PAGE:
carpisa tote

“Affordable” doesn’t necessarily mean “shoddily made”. When I came across the inexpensive Carpisa brand, I was pleased to see how well-made its bags are. An Italian leather goods and fashion accessories maker since 1982, Carpisa’s turtle logo is well-known in Europe. Their designers come out with fresh new designs every couple of months or so, linked to seasons and occasions – Spring, Summer, Fall, Winter, Christmas, Valentine’s.

Many of Carpisa’s lines are created from manmade materials such as nylon and are made in China, which keeps costs down. They also have leather bags and accessories, but of course at a different price point.

The brand tends to be fashion forward, and that means “trendy”, not necessarily stylish. I’ve gone through their catalog and seen many of their actual wares fresh off the boat. I wouldn’t choose the majority of them – hoboes in thin nylon that look as if they could snag on a torn fingernail and rip, backpacks that might be Jansport rip-offs with the cheerful and childish patterns – but occasionally they have great bags in timeless designs and hues, and it pays to watch out for those.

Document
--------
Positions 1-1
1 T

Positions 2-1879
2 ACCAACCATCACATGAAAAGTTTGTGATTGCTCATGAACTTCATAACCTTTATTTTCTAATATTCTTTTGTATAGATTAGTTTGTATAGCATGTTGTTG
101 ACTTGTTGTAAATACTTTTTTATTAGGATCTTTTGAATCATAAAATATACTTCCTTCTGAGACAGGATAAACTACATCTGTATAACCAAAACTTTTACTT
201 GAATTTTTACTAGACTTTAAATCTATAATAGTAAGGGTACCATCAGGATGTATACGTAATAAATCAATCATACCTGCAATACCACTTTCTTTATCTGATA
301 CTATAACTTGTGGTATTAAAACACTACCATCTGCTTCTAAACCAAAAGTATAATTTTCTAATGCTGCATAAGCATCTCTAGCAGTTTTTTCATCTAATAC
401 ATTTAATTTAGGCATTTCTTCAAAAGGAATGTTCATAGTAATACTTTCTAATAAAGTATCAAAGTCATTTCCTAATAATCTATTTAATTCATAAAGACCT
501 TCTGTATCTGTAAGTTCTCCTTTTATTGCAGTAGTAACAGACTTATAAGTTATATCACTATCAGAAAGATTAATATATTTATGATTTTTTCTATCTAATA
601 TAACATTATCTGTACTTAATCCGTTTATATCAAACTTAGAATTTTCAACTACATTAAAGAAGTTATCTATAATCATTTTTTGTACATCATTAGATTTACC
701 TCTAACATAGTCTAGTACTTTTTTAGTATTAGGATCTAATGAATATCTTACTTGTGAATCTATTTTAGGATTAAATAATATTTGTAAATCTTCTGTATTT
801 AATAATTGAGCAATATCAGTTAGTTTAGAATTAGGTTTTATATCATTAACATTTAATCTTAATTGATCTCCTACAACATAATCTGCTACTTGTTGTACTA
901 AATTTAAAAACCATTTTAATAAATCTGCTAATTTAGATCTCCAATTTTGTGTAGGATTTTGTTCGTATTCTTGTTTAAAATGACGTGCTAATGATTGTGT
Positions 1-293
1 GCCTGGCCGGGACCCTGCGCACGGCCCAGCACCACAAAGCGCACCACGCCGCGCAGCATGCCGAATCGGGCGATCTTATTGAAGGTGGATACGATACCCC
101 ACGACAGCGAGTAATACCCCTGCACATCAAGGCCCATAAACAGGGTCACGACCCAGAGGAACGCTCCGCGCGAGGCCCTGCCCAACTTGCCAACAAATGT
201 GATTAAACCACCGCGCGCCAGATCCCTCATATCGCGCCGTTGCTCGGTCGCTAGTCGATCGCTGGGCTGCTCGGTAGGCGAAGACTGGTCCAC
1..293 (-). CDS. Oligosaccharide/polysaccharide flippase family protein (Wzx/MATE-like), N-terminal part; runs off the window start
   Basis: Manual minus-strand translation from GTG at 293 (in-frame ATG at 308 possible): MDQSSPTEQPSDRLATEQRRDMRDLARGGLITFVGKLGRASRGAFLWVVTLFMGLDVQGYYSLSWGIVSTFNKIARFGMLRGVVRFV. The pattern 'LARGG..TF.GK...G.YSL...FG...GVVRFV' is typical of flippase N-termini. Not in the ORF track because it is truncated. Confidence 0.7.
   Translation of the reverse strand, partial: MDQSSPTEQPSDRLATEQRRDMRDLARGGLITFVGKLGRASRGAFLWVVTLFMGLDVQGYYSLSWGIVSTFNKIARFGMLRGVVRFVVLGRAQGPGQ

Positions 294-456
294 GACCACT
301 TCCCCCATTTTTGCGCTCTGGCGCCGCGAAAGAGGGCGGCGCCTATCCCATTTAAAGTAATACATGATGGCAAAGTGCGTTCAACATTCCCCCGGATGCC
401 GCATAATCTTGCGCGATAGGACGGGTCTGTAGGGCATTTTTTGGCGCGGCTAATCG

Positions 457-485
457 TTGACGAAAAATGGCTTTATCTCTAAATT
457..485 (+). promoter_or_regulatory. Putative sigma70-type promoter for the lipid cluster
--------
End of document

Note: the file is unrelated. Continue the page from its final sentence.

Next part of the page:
They have a huge shop in London on Marylebone Road (photo above), which is where a friend got me this beautiful white-and-black nylon tote.

First off, the stitching in and out is excellent, and that’s very important in a good handbag.

Carpisa white and black tote on Ohio Rose quilt I appliqued with blanket stitch in black thread. Machine quilting was by Alice Wallenberg of Texas in January 2000.

The interior of the bag is roomy. It could aspire to be like Hermione Granger’s capacity-extends-into-other-dimensions beaded bag. It certainly receives our household’s imprimatur as a certified Bag of Holding.

Here it is in action, holding a ton of my junk. ‘Nuff said? You betcha.

The Carpisa tote pressed into action for work. Behind it is a katcha [muslin] bag autographed for me by writer Carljoe Javier.

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